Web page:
Q: I am interested in printing copies of your article from Catholic Practice 1997 entitled- The Death of the Last Rites. Would this be possible? A: Yes. The articles on my web site are there for the taking. There is no cost. Thanks for asking.
Q: In places where the Ascension is celebrated on a Thursday, the first reading on the Seventh Sunday of Easter is about the election of Matthias to replace Judas. In the New American Bible, Acts 1:23 gives the name of the other candidate as Joseph, but the Lectionary for Mass, which uses the same translation in the United States, says his name is Judas. Why is there a discrepancy? A: There are times when the vocabulary in the lectionary’s version of the NAB has been changed from the published bible, usually for some liturgical reason. For example, the Lord’s Prayer …
The following was added this week to www.paulturner.org: “My Sacrifice and Yours” – a workshop for National Association of Pastoral Musicians, Scranton Chapter, on May 11. A blog post about reverencing the altar. The homily for the Memorial Mass for Lucas Turner. The homilies for Ascension Sunday in both English and Español: http://paulturner.org/homilies-year-b-2015/ The scores for the Royals’ pre-game activities for the game on May 15: http://paulturner.org/pre-game-grades/
Q: At our parish, cantors and lectors bow to the altar on their way to the ambo, but not on their way back to their original places. It is felt that reverencing the altar twice is redundant. What would you say is correct? A: The Ceremonial of Bishops #72 says, “A deep bow is made to the altar by all who enter the sanctuary (chancel), leave it, or pass before the altar.” The way I read that, it would be preferable for the ministers to bow to the altar on entering and again on leaving the sanctuary.
The following was added this week to www.paulturner.org: The scores for the Royals’ pre-game activities for the game on April 30: http://paulturner.org/pre-game-grades/ The homilies for the Fifth Sunday of Easter in both English and Español – text and audio: http://paulturner.org/homilies-year-b-2015/ A workshop given for Deacon aspirants at Conception Abby: http://paulturner.org/workshops/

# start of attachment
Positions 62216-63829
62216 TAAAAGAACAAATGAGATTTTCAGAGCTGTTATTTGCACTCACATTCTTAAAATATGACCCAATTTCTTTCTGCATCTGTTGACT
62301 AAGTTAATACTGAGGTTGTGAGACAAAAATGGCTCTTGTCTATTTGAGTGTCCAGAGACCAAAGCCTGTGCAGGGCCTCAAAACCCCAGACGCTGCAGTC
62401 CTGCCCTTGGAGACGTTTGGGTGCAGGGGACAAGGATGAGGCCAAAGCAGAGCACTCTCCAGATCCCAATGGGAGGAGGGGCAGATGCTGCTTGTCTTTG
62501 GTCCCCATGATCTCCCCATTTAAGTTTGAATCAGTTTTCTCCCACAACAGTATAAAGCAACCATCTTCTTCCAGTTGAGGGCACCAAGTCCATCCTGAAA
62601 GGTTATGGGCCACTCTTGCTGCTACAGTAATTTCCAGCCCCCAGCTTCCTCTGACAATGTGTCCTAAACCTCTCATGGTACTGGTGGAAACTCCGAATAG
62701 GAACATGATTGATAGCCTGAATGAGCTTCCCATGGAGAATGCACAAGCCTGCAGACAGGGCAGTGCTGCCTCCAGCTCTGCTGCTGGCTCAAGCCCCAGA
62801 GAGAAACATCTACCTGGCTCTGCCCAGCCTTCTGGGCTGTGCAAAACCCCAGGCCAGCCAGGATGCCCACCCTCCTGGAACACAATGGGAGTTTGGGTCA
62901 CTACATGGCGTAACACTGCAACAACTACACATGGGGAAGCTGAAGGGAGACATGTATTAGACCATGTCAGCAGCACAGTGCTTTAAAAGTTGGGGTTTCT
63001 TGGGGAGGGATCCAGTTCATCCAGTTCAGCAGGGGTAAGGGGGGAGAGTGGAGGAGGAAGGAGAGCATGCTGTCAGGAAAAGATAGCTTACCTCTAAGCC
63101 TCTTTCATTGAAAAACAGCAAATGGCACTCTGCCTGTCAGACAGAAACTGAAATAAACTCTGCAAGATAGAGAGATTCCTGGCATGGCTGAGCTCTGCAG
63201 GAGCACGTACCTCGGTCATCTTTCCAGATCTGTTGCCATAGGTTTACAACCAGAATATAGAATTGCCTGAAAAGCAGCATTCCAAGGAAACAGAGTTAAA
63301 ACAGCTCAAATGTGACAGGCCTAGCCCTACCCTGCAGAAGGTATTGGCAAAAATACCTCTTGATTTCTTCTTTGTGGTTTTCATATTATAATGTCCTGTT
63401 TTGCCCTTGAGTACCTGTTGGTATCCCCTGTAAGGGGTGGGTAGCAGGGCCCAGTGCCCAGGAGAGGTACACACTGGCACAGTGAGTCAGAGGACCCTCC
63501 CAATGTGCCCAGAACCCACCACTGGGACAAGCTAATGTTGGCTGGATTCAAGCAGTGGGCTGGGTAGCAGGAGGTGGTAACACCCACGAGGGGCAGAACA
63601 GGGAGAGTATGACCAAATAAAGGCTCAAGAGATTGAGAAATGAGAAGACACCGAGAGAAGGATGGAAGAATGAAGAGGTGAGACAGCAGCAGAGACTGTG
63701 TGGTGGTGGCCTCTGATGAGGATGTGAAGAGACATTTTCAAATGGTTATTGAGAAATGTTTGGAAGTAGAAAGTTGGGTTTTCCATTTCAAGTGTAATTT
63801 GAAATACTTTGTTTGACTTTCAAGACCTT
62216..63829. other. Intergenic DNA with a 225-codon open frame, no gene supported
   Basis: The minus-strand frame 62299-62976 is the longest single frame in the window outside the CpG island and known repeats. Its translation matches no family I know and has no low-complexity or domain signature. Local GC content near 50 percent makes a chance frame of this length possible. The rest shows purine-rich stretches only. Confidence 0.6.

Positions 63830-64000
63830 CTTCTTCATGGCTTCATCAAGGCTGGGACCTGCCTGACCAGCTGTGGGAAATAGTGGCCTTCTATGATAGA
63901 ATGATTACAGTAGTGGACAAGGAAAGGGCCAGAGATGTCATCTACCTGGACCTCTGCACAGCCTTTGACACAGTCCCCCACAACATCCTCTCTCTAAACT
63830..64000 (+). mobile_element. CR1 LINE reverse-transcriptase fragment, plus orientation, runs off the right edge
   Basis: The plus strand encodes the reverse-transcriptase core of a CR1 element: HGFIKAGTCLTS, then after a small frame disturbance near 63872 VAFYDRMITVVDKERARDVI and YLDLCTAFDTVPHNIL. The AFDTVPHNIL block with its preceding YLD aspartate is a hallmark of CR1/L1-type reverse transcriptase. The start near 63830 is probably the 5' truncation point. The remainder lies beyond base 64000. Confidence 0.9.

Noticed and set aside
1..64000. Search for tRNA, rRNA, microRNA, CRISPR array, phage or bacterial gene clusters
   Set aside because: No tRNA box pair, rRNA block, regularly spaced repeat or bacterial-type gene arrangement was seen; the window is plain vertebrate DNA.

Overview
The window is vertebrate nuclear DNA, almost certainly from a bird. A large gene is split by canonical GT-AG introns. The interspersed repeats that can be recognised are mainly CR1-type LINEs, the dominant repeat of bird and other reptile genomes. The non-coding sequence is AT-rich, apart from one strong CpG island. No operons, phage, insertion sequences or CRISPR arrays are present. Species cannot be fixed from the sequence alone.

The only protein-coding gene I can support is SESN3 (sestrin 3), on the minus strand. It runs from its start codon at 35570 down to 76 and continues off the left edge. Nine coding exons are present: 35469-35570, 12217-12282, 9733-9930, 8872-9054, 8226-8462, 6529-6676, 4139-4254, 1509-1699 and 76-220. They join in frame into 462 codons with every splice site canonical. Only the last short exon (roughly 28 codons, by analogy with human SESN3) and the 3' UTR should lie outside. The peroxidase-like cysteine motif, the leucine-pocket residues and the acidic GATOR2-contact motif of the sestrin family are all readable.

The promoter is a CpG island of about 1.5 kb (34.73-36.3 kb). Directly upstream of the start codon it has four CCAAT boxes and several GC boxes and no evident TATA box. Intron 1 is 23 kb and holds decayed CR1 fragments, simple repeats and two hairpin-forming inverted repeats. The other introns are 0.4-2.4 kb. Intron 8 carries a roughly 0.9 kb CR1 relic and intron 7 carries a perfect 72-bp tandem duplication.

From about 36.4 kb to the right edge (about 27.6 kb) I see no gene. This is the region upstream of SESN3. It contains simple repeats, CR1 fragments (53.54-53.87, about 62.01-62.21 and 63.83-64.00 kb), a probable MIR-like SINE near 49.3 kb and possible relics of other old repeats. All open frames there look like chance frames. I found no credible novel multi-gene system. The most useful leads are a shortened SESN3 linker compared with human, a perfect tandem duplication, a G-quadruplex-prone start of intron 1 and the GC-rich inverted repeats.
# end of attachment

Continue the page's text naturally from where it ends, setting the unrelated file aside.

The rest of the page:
Q: A Catholic bride and Methodist Groom are seeking marriage. The priest has denied allowing them to be married within the Mass and has assigned a Deacon to perform the rite outside of Mass. They have requested a priest and a Mass, as both parties have large numbers of Catholics in their families. Is it permissible for the priest to deny them the celebration of a Mass and ask a Deacon to fill in instead? They feel that since they both aren’t Catholic, that the priest is “ducking out” of his responsibilities to witness a sacramental marriage. Any help is …
The following was added this week to www.paulturner.org: The scores and explanation for Royals’ pre-game activities for the game on April 20: http://paulturner.org/pre-game-grades/ The homilies for the Fourth Sunday of Easter in both English and Español – text and audio: http://paulturner.org/homilies-year-b-2015/ A workshop given for the Chicago Diocese Peace and Justice Office at Dominican University: http://paulturner.org/past-talks/
The following was added this week to www.paulturner.org: The scores and explanation for Royals’ pre-game activities: http://paulturner.org/pre-game-grades/ The homily for the Third Sunday of Easter: http://paulturner.org/homilies-year-b-2015/ A workshop given for Deacons: http://paulturner.org/past-talks/
Q: Is it a rule that women are banned from having their feet washed at the Holy Thursday service? And if so, since when? A: The Roman Missal says that males may have their feet washed. It has said the same thing ever since the missal was revised after the Second Vatican Council. Many parishes allow women to have their feet washed at the Mass of the Lord’s Supper out of a spirit of service. I treated this in more detail in two of my books: “In These or Similar Words” and “Glory in the Cross”.
Q: Do you know the history of the Emmaus story in the lectionary? Would it have been read during the dies in albis in the early church as it is now? A: We don’t have enough information about the use of the Emmaus story early on. It did not play a role in the preconciliar lectionary, from what I can see. And the early mystagogical catecheses (which predate the earliest “lectionary”) do not imply that the Emmaus story was proclaimed that week. But who knows? The story appears twice in today’s Easter lectionary – once as an option for the …